Guest Post by WAVAW Volunteer, Ruwani Dadallage
I had first heard about WAVAW almost a decade ago when I got one of their buttons in high school during anti-bullying week. I thought the moniker was really cool and imagined what it would be like to work for an organization like that. Little did I know that I would actually follow through on that idea and end up volunteering with WAVAW all these years later. I dream of a world where we would not have to create crisis centres, or be concerned for the safety of our women and children. But until then, we got WAVAW.
When I first started my training in September this year I wasn’t exactly sure what to expect. In my previous volunteer experiences we went through a few hours of team building exercises and support skills training before helping women. Meh. I thought it would be the same here.
So I was certainly not expecting to have my head spinning in the world of ‘isms within 11 weeks, immersed in exploring my own internalized misogyny and other types of oppression, or going through the process of rewiring myself into a feminist warrior! WAVAW helped me find the vocabulary when I was struggling to articulate the experiences women face every day.
There were many more details I began to notice after I started training with WAVAW. I learned more about politics and the legal system in eleven weeks than in my seven years in post-secondary studying Political Science and Human Rights Law. Now I am an academic advisor by day and patriarchy smasher by night… how thrilling!
One of the things we all agree on is how strong the survivors who use WAVAW services are. It can be so difficult to pick up the phone and call a complete stranger for help, let alone sort out the mental, physical and social aspects of what they are going through at that moment. Often I find myself thinking what I would do if I were in the same position. And I am reminded that I could very easily end up in the same position in this capitalist rape culture where women still need to fight objectification and dehumanization. So I was privileged to even be in a place where I can learn about this and learn ways to support other women who experience violence.
The emotional support skills combined with a deeper understanding of social context also helped me be more supportive to the students that I meet with every day at my day job. The first rule of feminist support I remember was that women are the experts of their own experience. I work with emerging artists and designers, so I adjusted that golden nugget to apply it to everyone that comes to me for advice on something. Of course there are moments when I can directly tell them what needs to be done and create certain boundaries or give targets to accomplish.However, for the most part I work alongside the artists so they can empower themselves by recognizing their existing strengths and experiences to find the best course of action. And every time a student leaves with a smile on their face, I mutter “thank you, WAVAW!”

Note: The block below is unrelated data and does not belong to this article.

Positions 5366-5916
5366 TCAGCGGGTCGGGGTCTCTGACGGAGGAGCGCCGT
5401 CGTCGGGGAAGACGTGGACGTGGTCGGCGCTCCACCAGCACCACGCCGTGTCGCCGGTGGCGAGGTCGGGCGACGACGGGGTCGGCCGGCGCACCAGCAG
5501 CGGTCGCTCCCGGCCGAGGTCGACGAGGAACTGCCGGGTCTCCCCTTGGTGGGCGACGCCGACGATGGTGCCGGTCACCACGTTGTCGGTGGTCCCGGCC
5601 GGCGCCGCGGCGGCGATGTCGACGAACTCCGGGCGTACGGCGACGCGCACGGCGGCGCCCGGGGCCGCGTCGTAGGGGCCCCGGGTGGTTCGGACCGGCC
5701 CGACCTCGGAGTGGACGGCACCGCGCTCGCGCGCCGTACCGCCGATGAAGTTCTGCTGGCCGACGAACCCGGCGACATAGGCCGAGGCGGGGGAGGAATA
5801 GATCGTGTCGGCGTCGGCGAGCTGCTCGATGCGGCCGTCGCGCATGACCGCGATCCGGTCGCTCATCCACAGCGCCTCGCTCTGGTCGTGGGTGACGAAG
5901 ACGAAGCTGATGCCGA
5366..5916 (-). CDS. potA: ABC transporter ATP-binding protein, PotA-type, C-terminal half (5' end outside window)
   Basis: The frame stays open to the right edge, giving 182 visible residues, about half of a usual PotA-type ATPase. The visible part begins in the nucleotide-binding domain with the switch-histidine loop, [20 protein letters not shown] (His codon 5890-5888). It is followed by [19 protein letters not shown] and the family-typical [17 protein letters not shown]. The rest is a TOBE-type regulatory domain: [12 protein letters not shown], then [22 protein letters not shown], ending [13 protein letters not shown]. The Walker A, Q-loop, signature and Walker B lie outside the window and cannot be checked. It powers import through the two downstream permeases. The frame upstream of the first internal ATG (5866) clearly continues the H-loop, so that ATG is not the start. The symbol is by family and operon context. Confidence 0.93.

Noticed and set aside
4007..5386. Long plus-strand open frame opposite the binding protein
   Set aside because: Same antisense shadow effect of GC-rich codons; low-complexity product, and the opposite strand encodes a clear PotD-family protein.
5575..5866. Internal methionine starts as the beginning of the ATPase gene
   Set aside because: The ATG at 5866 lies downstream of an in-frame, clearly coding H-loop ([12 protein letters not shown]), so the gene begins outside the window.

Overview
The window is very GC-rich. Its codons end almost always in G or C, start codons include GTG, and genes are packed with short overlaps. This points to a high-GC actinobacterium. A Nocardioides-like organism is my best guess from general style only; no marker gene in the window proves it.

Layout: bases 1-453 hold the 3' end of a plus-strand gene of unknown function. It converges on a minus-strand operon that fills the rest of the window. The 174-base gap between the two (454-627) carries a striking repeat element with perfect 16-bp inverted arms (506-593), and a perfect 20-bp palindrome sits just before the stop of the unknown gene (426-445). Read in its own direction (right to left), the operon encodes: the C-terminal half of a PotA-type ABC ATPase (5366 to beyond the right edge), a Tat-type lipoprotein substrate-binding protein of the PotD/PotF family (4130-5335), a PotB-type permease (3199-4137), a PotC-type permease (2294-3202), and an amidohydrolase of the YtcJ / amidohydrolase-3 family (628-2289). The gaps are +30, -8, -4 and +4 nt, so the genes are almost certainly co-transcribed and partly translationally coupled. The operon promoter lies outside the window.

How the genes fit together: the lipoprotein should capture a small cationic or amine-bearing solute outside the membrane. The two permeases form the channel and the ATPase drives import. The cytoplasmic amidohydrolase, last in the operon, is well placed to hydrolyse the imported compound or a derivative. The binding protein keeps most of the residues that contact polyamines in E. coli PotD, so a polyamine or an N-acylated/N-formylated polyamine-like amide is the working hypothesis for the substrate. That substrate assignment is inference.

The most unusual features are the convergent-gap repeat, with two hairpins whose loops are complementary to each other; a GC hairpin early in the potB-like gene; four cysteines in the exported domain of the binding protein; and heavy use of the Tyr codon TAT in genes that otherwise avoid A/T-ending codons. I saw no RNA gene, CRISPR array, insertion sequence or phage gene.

I see students who are survivors of colonization attempting to thrive in a commercial and colonialist culture without the opportunity to study the art of their ancestors which has been invisibilized and devalued. I see women who take on more debt to escape poverty and create better opportunities for their children by studying design. I see students who are unable to maintain a basic living standard in Vancouver and rely on food banks to get them through, or worse have to leave half way through because they cannot afford the education. Then there are the students who battle depression, anxiety, and mental health issues struggling to stay in school despite the system not knowing how to support their mental or emotional health alongside their artistic development. Add to that the task of navigating a greater system rooted in racist/classist/sexist beliefs that impact educational institutions and employers. The deeper I went into WAVAW training the more I was equipped to support them. I appreciate their resolve to keep going despite their struggles that had risen out of oppression and I am there to support them through their journey.
So I want to acknowledge the numerous women who guided us through the process: those who inspired us through their writing; taught us through their workshops; those who fought for the status of Canadian women by defying the existing patriarchy; those who still fight bravely to improve the lives of women and children all over the world. And hail to the next generation of compassionate and brave women who will strive even further for a violence free society.
November 2014 grad